Calcification rates of calcifying algae

Apply

Project Description

Calcifying algae are omnipresent in the reefs and lagoons of the red Sea. In coral reefs, red calcifying algae of the order of corallinales (coralline algae) form the cement of the reefs, binding together corals. In the coastal lagoons of the Red Sea, green calcifying algae of the genus Halimeda grows in patch of several square meters. Halimeda produces calcified thallus structures made of chips stacked in chain. Due to very high growth rates and “chips” production, this algae locally produces large amount of calcareous sediment in the coastal embayments of the Red Sea. In the Great Barrier Reef (Australia), a recent study mapped Halimeda fields of 6000 km2 at 20 to 50 m depth, forming 20 to 30 m thick bioherms (accumulation of carbonate structures) at the back of the reefs. The proposed work is to measure the calcification rate of rhodolithes and Halimeda patches using in-situ incubation chambers. We aim at quantify the contribution of those algae to the inorganic carbon budget of the Red Sea. The work will consist of several campaigns of underwater experiments in the field followed by carbonate system measurement in the lab.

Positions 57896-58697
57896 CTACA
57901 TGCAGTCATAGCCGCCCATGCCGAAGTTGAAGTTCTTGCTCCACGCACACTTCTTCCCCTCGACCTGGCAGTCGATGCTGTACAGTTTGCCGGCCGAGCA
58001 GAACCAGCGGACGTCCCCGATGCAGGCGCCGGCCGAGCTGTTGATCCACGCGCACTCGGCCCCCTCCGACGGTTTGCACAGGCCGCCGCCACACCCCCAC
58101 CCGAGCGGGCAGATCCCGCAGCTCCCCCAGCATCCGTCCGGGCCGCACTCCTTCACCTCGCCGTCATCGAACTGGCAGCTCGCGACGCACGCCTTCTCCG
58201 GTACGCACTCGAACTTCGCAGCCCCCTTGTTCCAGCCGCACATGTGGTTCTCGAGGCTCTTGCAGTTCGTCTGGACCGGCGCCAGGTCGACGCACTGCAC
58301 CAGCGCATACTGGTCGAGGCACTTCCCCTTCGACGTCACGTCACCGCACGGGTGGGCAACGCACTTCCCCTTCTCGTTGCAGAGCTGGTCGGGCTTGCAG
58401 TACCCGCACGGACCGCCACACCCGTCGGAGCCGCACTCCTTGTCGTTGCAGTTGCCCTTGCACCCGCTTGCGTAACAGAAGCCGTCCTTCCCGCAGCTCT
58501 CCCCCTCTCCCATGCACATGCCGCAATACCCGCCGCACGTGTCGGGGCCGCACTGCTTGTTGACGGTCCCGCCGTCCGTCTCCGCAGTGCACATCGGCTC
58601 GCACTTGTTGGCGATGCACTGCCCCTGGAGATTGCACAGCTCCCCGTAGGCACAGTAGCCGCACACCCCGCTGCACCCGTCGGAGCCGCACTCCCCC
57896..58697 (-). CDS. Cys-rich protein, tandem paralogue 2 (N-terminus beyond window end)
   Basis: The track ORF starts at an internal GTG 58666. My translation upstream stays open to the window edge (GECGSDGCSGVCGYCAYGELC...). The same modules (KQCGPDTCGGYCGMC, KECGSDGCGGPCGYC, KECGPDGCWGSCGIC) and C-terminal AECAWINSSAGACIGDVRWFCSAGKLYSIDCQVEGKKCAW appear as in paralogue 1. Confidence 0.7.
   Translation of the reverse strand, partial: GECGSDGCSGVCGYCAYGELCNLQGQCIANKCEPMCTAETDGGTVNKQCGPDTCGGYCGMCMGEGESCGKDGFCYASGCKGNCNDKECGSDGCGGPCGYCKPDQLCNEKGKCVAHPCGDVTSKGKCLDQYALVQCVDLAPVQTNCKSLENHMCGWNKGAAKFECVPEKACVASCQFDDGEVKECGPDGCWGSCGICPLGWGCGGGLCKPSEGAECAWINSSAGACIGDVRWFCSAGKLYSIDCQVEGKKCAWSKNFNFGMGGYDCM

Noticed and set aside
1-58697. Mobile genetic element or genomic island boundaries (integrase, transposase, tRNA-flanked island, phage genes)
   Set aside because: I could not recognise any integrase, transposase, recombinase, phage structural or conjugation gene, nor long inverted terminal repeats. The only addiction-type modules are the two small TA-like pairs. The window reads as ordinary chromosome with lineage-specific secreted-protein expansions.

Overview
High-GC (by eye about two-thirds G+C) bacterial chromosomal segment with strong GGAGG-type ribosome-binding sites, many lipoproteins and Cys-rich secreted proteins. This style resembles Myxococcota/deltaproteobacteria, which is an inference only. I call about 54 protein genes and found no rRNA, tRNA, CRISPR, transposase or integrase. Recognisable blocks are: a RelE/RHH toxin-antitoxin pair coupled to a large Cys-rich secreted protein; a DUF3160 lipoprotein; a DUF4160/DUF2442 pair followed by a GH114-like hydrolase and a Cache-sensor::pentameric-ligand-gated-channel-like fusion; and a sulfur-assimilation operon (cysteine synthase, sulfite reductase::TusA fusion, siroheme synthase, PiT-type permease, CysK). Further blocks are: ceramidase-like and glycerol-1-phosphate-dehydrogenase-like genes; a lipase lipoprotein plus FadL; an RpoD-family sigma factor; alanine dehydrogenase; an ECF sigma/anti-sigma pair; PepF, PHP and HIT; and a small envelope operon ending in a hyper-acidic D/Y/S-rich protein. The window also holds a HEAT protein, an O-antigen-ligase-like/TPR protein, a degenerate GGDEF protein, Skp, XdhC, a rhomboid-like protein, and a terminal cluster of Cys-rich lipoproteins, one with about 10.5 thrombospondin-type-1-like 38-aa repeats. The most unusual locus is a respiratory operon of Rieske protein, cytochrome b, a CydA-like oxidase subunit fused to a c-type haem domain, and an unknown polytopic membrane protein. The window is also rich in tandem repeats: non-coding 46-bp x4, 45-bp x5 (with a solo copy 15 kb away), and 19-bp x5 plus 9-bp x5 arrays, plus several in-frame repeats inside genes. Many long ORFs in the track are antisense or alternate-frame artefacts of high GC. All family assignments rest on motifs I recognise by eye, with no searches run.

Program - Marine Science
Division - Biological and Environmental Sciences and Engineering
Center Affiliation - Red Sea Research Center
Field of Study - Marine Science, Benthic Ecology, Biogeoscience

About the
Researcher

Michael L. Berumen

Professor, Marine Science<br/>Director, Red Sea Research Center

Michael L. Berumen
  • Larval connectivity and dispersal of reef fishes
  • Movement ecology of reef organisms
  • Biodiversity and evolutionary biology of Red Sea fauna

Desired Project Deliverables

The student is expected to lead or participate as co-author to a scientific publication.

RECOMMENDED STUDENT ACADEMIC & RESEARCH BACKGROUND

Background in Marine Science is appreciated but students with general ecology or geology background are invited to apply.
Background in Marine Science is appreciated but students with general ecology or geology background are invited to apply.
The student should have the ability to qualify as a scientific diver and have some interest in CO2 and carbon cycling.
The student should have the ability to qualify as a scientific diver and have some interest in CO2 and carbon cycling.